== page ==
If You Haven’t Started Decorating for Christmas Yet, This Might Convince You to Start

Do you still have pumpkins on your porch or are you getting decked out for the holidays before Thanksgiving arrives?

Every year it seems like holiday decorations go up earlier and earlier. Lawn ornaments and string lights are showing up in every neighborhood the day after Halloween, and every store has multicolored trees, plastic menorahs and nativities, and more wrapping paper and bows than you can count already. In the constant consumer world we live in, it’s easy to brush off the impending holiday madness as just corporations trying to sell us even more stuff. But whether you’re buying every string of lights you can find, or enlisting your children to help with these DIY Christmas crafts, it turns out, this early boom of festivity might actually be good for our health.

According to Dr. Kathy Nickerson, a licensed psychologist with over 20 years of experience, putting up your Christmas decorations early is good for you. “Lots of research shows that savoring happy memories and pleasant experiences lifts your mood as much as a mild antidepressant,” Dr. Nickerson told Reader’s Digest. “We also get a mood boost from thinking about what we’re grateful for, so if you’re making tamales with your kiddos or decorating the tree and thinking about how blessed you are, that’s going to make you feel great.” There is a caveat, though, Dr. Nickerson advises us. This is only the case if you enjoy the holidays and have positive memories to relive.

Dr. Gail Gross, a psychologist and mental health educator, added that for some, reliving the holidays can mean reliving painful or harmful memories. “In these cases, it’s important to recognize your feelings and establish new traditions for you and your family; offering an opportunity for fresh and meaningful memories.” Adopt one of these holiday traditions everyone should start this year and build new, positive memories. “A healthy way to move past feelings of stress, depression, and sadness is to use your energy in a positive and constructive manner,” Dr. Gross added. “Acting on your feelings through random acts of kindness can help you and your children reduce stress. And, by decorating early with your family, you can replace those feelings of anxiety and stress with the warm glow of satisfaction.”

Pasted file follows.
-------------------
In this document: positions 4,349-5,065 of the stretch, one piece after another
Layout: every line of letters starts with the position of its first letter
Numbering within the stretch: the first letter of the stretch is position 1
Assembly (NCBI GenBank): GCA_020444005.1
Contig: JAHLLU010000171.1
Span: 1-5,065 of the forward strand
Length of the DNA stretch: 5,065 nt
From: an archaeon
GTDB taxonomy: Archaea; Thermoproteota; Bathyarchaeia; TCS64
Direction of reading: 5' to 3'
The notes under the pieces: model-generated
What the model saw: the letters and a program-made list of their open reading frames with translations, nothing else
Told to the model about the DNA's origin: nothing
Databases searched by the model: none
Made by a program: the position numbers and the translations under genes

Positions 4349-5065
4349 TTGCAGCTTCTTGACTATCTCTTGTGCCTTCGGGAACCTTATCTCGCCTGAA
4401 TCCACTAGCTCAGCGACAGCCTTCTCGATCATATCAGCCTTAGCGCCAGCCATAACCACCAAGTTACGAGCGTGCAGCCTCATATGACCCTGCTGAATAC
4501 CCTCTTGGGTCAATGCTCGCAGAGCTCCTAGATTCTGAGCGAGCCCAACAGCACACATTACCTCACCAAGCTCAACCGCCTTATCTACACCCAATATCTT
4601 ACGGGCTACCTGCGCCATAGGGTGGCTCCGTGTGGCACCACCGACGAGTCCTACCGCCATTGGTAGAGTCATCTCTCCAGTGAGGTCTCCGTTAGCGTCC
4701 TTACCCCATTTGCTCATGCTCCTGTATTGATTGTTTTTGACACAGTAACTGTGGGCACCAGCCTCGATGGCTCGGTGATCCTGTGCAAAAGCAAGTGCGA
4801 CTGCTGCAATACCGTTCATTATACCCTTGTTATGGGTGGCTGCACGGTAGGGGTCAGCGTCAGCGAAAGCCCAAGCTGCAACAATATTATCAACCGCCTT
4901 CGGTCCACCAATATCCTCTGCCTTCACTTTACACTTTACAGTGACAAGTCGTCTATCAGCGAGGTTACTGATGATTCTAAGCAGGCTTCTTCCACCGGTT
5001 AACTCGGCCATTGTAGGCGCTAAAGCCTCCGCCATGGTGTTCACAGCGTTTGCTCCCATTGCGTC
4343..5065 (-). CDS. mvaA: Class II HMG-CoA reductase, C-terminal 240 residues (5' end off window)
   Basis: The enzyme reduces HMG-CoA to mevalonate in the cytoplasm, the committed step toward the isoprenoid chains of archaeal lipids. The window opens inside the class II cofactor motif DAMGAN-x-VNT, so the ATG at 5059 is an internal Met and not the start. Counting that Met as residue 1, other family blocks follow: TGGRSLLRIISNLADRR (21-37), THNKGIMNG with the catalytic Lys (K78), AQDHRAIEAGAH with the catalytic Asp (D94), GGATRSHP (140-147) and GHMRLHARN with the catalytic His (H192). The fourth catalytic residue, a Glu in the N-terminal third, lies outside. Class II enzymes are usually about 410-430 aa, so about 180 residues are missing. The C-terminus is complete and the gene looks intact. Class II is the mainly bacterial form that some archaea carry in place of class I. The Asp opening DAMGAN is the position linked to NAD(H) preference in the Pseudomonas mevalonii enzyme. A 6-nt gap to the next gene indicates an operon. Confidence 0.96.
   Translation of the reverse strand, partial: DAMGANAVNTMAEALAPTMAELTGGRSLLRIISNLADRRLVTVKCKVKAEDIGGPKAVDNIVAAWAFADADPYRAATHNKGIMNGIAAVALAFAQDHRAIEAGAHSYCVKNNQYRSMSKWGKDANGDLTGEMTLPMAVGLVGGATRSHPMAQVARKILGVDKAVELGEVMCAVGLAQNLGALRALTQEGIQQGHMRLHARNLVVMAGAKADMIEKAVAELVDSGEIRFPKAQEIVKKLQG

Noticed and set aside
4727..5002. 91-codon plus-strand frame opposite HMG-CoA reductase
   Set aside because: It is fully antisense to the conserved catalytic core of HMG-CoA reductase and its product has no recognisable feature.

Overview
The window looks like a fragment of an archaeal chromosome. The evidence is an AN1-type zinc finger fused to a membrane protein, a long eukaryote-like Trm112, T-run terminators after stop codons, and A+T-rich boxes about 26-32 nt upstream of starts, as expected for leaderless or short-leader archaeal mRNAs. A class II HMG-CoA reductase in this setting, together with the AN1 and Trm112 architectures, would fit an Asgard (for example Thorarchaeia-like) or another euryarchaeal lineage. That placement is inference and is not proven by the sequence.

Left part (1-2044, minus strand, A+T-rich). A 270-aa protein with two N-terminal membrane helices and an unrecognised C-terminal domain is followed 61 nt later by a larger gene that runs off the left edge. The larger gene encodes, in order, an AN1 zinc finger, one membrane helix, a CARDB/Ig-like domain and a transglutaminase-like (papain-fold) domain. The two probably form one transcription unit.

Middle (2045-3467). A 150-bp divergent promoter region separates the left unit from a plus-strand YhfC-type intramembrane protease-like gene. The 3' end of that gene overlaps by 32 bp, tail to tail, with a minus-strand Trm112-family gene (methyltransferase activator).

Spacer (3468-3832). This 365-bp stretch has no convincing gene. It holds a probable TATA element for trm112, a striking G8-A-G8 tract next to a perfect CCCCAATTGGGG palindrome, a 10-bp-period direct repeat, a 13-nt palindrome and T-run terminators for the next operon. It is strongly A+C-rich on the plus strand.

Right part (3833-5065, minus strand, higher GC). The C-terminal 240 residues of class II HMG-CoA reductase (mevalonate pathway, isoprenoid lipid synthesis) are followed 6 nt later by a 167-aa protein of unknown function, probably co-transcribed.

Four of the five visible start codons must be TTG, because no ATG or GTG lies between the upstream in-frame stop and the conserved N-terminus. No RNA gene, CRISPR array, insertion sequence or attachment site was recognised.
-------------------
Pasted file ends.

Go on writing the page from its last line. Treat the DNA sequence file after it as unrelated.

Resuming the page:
In other words, basking in the nostalgia of happy holidays gone by or starting new holiday traditions can make you happier. However, the last thing you should do is add “get decorating done early” to your ever-growing to-do list because it’ll just cause more stress. Dr. Tamar Chansky told Reader’s Digest that “stress happens when our expectations don’t match reality. If you’re someone who wants to put your decorations up early and you procrastinate—that’s going to cause stress. If you are someone who is OK with decorating late—don’t borrow stress by thinking you should have your decorations up early. Step back and think of your expectations. You want to enjoy the holidays—you can start that now by being reasonable with yourself and finding meaning in what you do rather than making holiday decorating one more thing on your to-do list!” Just be aware of these holiday decorating mistakes before you bust out the lights and tinsel.

Whether you’re going to go full out with a musically timed light show that will put your neighbors to shame, or you’re just planning on lighting your mom’s much-loved menorah, Dr. Nickerson said it best: “The longer you can bask in the holiday glow, the more benefit you’ll get…so the earlier you start, the better!”

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Isabel Roy has been a writer and editor for RD.com since February of 2019. She graduated from the University of Wisconsin La Crosse with a Bachelor of Arts degree in Writing and Rhetoric. She is thrilled to be living and working in the Big Apple although she misses the easy access to freshly made Wisconsin cheese curds and Kopps Custard. When not at the Reader’s Digest office, you can find her downing too many chai lattes and rereading her favorite Harry Potter books.